Flights to other planets may be demonstrations of engineering excellence, but more fundamentally they're really expressions of figuring out how to do challenging things.

Flights to other planets may be demonstrations of engineering excellence, but more fundamentally they're really expressions of figuring out how to do challenging things.

Regular readers of this column will know that I rarely wax political in this space. It’s not that I’m apolitical. In fact I pay pretty close attention. But this space is generally reserved for ruminations about the creative process in its many forms. Government is not known for creative or artistic work, but it does have a peculiar legacy of being connected to lives that are. History leave traces of those atypical moments when governments have invested in art, with legacies extending as far back as Angkor Wat, Rome, ancient Egypt, and elsewhere.  In more recent centuries we've seen countless artistic expressions funded from seats of power throughout Europe. In early 20th century United States we saw major works encompassing diverse and dramatic styles as a result of smart investments by the Works Projects Administration (WPA) in Federal Projects Number One.

Now that we’re living in The Future [sic] there are fewer expressions of civic art, including (but not limited to) the ever-hobbled National Endowment for the Arts, with smaller grants offered by other agencies for focused projects or specific initiatives. But let’s not pretend:  for all its wide ranging impacts, the WPA and these other, more modern grant-making efforts continue to be politically motivated at some fundamental level. The front lines may be staffed by people who genuinely believe that public support for The Arts is vital for a great civilization, but whenever government money starts getting spent, the expenditures are invariably influenced by politics.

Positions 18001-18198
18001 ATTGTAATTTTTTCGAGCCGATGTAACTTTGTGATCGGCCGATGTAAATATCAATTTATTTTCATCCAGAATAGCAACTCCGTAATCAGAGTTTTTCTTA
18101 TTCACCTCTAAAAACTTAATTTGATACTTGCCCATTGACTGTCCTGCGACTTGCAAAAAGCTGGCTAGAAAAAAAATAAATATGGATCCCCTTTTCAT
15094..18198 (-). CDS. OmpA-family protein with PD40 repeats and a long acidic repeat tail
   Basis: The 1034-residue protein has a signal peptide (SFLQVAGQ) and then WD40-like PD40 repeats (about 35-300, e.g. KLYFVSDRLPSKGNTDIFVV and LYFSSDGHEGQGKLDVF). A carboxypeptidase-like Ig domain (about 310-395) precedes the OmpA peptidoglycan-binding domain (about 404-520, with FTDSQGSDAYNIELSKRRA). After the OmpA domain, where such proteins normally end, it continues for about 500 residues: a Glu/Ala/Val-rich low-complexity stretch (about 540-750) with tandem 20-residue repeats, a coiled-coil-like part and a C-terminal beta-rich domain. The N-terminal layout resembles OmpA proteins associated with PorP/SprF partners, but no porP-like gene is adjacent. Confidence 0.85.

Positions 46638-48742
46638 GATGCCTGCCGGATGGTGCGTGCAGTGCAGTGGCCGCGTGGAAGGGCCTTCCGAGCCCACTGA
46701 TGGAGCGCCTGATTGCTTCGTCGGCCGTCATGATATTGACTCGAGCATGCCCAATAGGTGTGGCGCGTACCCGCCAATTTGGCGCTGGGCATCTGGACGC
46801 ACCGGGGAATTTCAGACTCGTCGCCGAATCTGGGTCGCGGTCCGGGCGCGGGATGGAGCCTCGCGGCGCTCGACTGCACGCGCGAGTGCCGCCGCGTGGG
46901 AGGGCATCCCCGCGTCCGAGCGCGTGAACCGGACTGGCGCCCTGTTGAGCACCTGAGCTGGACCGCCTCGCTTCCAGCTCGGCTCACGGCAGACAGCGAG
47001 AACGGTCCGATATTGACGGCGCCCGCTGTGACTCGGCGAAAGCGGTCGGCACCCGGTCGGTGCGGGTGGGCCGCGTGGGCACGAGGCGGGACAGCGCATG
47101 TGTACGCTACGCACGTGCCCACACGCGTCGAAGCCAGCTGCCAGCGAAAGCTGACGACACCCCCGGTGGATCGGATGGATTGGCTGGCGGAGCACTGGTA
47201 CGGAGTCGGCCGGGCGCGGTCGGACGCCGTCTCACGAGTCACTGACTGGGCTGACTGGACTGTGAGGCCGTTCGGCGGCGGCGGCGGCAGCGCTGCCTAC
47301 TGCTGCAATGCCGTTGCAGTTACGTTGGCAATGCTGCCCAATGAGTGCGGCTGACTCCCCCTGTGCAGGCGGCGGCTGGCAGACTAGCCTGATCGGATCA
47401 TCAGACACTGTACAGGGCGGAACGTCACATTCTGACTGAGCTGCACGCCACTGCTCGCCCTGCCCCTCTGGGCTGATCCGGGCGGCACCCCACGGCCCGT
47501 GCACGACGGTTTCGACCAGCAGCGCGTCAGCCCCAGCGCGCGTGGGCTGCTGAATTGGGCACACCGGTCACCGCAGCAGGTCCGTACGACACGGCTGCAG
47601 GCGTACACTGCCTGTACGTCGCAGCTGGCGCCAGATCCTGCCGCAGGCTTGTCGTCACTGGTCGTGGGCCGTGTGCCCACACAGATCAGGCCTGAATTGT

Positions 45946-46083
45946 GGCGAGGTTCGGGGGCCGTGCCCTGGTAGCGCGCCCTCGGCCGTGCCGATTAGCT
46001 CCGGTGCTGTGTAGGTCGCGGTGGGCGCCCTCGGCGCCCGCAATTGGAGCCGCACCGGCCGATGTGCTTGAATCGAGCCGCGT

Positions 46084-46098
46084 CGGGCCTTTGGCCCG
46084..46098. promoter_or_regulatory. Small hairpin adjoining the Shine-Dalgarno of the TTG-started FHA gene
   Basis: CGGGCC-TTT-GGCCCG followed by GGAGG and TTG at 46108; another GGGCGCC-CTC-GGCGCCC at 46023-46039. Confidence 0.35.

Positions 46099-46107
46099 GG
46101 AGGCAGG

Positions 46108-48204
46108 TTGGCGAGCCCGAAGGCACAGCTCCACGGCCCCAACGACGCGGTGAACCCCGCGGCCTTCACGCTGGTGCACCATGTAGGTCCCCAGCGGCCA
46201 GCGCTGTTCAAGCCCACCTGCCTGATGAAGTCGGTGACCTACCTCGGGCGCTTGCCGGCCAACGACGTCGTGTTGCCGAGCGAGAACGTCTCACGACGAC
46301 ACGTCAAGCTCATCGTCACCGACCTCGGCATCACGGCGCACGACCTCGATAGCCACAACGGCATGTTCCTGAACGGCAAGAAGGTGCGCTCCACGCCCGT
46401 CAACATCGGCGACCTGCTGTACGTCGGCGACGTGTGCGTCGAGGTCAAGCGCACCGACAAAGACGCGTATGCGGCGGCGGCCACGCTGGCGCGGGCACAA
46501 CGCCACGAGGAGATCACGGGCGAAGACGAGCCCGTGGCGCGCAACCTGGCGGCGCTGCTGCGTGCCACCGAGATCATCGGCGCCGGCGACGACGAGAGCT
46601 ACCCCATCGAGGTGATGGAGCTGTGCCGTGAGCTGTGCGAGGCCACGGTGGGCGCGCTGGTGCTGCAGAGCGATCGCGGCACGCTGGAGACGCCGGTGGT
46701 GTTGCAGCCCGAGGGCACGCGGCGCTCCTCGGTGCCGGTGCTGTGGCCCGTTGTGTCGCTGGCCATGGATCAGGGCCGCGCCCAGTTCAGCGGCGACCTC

These days there isn’t much public speaking about the arts. Government does not fund much these days, relatively speaking. Even absolutely essential construction projects are often left to last-minute decisions, woefully underscoped in terms of aesthetic vision. The bulk of modern artistic expression has been turned over to corporate enterprise, often commissioned for the purpose of either self-indulgence, or, more comfortably, profit.  (It's arguable that all artistic expressions concern self-indulgent intentions, but that's a thought for another blog.)

One of the rare expressions of compelling, creative, federally funded work continuesin an unlikely place, with no significant risk to losing its funding. It's one of the most respected large national organizations operated by any country in the world, and it's certainly not what people think of when they think of creative work. It's NASA, the National Aeronautics and Space Administration, and before you think that I’m going to wave the flag in favor of fantastic flights to distant lights, I’ll ask you to read on.